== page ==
One of my big concerns as Tesla continues to grow and expand is that they neglect the original buyers of the Roadsters, Model S’s etc and focus on just the newer cars and needs. A crazy amount of software effort has gone into those Falcon Wing Doors, and now probably a HUD for the Model 3. Meanwhile, the Navigation system (on all cars) is still severely lacking in some areas (waypoints anyone?) and many of these other areas could use some tuning/updates.
So, while i’m thankful for new additions like Homelink auto open/close, i’d love to see Tesla continue to dedicate a few resources to improving things that can help all current and future owners like the UI, Navigation, etc.
Interesting. My garage has a timer feature that I get set so it will automatically close in 1, 2, 5, or 10 minutes (assuming it doesn’t detect movement). That could come in handy in your case, in case the Tesla doesn’t close the door. Of course, my garage door also isn’t HomeLink compatible and I needed to buy a HomeLink repeater to get it to work with my car..
Unfortunately mine don’t have that option but that would be a good backup plan. The thing to remember is to be careful as when the garage doors get confused they can do bad things to the car.
Michael Coiner said:
I have found the Auto Open/Close to be very unreliable, I pull in to the driveway and the door either doesn’t go up at all or it raises up about two feet and stops. Sometimes a button appears that says (Skip) after the word Garage but there is no way to Unskip – when you press the Garage button.
An addition I would like to see is to be able to set the number of inches from the wall the car would automatically stop each time I pull into the garage – something that is already on the Summon feature.
Do you have AP hardware? I wonder if the reason you can’t set the distance on mine is because I’m missing AP hardware which has better granularity.
Also have you tried adjusting the trigger location as I mentioned? I had similar issues until I spent a few hours fiddling with it.
Also a word of caution, driving down the end of the driveway and back isn’t a test. The car needs to go off in between tests it seems.
Thankfully, I have had a 99% success rate since Auto Homelink came out, and the 1% failure wasn’t so much the Tesla’s fault (I park in the driveway for some reason and then it triggers when I didn’t want it to). I did the Reset Location only once, after arriving home from a trip (so plenty of time for the GPS to navigate) and I park my car in the garage. Now it closes when I reach the end of the driveway and opens when I’m halfway across the yard to turn into the driveway from the street. Luck of the draw I guess.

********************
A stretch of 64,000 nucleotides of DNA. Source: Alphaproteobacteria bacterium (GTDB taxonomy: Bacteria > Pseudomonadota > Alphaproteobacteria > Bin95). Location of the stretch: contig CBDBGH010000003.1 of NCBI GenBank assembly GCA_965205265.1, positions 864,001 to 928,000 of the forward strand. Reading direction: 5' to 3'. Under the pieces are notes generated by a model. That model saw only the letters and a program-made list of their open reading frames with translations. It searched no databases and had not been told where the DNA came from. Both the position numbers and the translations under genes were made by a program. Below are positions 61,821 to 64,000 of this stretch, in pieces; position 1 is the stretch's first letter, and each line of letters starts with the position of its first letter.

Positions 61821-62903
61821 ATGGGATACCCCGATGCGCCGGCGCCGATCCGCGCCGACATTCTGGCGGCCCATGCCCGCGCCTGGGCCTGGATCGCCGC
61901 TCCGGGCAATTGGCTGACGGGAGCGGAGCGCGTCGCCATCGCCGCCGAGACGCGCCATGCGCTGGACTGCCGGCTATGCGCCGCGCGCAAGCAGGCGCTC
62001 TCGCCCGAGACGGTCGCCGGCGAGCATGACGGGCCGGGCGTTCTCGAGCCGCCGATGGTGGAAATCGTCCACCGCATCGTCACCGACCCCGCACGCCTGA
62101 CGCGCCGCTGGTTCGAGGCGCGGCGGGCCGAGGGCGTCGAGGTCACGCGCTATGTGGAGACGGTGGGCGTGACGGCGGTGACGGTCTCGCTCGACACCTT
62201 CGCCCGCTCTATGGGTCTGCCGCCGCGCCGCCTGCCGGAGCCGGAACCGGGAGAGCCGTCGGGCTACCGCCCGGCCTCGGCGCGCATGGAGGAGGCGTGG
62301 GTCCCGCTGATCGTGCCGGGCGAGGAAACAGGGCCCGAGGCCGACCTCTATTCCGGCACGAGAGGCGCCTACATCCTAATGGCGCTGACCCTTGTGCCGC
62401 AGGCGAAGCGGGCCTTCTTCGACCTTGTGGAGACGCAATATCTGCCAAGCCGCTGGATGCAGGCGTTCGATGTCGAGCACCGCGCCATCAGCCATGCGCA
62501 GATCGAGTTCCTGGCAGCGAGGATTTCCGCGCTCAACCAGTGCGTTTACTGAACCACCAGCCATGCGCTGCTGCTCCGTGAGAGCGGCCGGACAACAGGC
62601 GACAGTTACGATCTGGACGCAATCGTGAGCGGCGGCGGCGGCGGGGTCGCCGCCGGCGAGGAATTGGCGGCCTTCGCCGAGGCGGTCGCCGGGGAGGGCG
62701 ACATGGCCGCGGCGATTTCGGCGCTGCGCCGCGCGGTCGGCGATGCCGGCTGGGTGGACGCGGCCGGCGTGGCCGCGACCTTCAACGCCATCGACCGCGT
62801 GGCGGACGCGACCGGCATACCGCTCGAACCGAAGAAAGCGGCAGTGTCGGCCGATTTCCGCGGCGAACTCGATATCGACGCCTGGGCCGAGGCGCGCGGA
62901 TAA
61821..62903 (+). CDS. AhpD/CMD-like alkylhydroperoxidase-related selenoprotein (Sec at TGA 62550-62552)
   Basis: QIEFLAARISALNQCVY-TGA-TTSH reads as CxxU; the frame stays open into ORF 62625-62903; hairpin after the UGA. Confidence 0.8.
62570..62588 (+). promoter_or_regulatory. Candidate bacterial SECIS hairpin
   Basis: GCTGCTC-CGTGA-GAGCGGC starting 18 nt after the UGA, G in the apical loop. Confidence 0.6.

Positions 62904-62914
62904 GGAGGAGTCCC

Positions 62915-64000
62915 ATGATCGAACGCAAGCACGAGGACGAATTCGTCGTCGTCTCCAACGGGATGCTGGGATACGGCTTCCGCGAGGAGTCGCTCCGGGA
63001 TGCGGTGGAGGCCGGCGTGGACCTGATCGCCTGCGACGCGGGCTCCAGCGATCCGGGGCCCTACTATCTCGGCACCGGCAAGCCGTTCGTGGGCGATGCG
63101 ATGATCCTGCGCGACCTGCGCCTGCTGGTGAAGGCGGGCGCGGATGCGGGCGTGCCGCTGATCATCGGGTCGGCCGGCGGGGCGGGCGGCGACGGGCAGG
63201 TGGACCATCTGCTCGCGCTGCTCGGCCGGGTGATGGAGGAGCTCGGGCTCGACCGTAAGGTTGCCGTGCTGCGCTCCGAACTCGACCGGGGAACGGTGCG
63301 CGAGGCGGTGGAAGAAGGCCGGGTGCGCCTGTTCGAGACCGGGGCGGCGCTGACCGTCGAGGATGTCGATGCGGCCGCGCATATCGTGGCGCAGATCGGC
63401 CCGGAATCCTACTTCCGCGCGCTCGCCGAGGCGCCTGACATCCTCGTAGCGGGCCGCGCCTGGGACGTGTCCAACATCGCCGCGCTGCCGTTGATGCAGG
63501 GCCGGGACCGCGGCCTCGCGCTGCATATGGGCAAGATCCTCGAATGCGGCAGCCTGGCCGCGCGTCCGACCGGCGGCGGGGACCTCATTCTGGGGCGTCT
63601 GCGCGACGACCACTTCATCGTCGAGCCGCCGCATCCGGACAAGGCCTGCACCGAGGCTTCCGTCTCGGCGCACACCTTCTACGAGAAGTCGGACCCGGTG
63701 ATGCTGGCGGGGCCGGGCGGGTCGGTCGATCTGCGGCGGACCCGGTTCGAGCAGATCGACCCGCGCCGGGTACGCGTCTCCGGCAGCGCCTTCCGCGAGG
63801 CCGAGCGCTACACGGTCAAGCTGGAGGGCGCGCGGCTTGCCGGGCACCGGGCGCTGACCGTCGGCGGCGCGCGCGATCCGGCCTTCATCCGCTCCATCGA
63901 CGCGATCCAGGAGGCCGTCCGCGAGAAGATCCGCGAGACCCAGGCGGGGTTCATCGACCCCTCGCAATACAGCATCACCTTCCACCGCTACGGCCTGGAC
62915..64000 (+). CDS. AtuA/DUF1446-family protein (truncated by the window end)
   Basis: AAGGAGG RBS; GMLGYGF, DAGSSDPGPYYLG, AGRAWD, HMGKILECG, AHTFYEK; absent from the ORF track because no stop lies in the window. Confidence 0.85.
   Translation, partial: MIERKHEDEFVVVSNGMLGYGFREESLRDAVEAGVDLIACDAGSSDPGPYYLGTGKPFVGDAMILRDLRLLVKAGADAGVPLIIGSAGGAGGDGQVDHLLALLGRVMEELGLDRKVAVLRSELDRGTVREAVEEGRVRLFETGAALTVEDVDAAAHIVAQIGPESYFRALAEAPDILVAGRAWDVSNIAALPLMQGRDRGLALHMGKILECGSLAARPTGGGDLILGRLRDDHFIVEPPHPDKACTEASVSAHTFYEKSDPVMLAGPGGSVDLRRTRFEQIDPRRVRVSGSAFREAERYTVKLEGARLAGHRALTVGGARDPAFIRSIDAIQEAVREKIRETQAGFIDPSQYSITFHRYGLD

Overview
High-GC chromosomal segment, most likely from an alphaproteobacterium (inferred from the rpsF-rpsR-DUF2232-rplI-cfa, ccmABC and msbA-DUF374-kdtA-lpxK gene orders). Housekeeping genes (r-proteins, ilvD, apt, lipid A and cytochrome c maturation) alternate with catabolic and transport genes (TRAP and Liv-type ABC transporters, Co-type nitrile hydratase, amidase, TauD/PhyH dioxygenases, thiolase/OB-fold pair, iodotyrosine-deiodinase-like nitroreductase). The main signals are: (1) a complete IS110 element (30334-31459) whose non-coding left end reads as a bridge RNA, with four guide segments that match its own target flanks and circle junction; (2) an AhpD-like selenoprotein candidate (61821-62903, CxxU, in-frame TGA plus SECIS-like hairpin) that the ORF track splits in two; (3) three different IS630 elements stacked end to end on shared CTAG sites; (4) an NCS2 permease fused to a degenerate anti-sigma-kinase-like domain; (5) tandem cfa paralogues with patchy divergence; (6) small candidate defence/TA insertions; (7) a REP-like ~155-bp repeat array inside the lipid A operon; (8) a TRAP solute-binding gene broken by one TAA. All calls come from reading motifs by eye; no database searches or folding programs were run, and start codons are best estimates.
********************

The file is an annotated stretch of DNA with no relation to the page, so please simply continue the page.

Perhaps, is your car a newer (late 2014 or 2015+) model? Perhaps they improved the antennas.
I got my S as a CPO, it’s a 2013.
Danal Estes said:
I use auto/open close extensively and have found it highly, but not absolutely reliable. I have a 200 foot driveway and have the point set to be right as the car is fully off the street and in the driveway, i.e. 200 feet from the garage door. I was initially concerned that being far from the door, nose pointed away, would affect “close” reliability as compared to “open” reliability, wherein the nose is pointed toward the door.
What I have gradually come to believe, and I could be wrong, is that reliability is directly related to low speed. In my case, when departing, I must stop (or rolling stop) at the end of the driveway and look both ways for traffic. Closing has been VERY reliable. Not absolutely perfect, I do look in my mirror to ensure the door is on the way before I depart. Still, pretty darn good.
Arriving, I can be at several different speeds coming in from the road to my driveway. Even though the nose is not toward the door, arrivals have been ‘statistically’ less reliable. Again, I could be making this up, but lower speeds seem to help.
For some reason recently my close has become super unreliable even at very slow speeds and even if I press the button myself. Trying to figure out if my door antenna went bad or Tesla changed something that affected the range.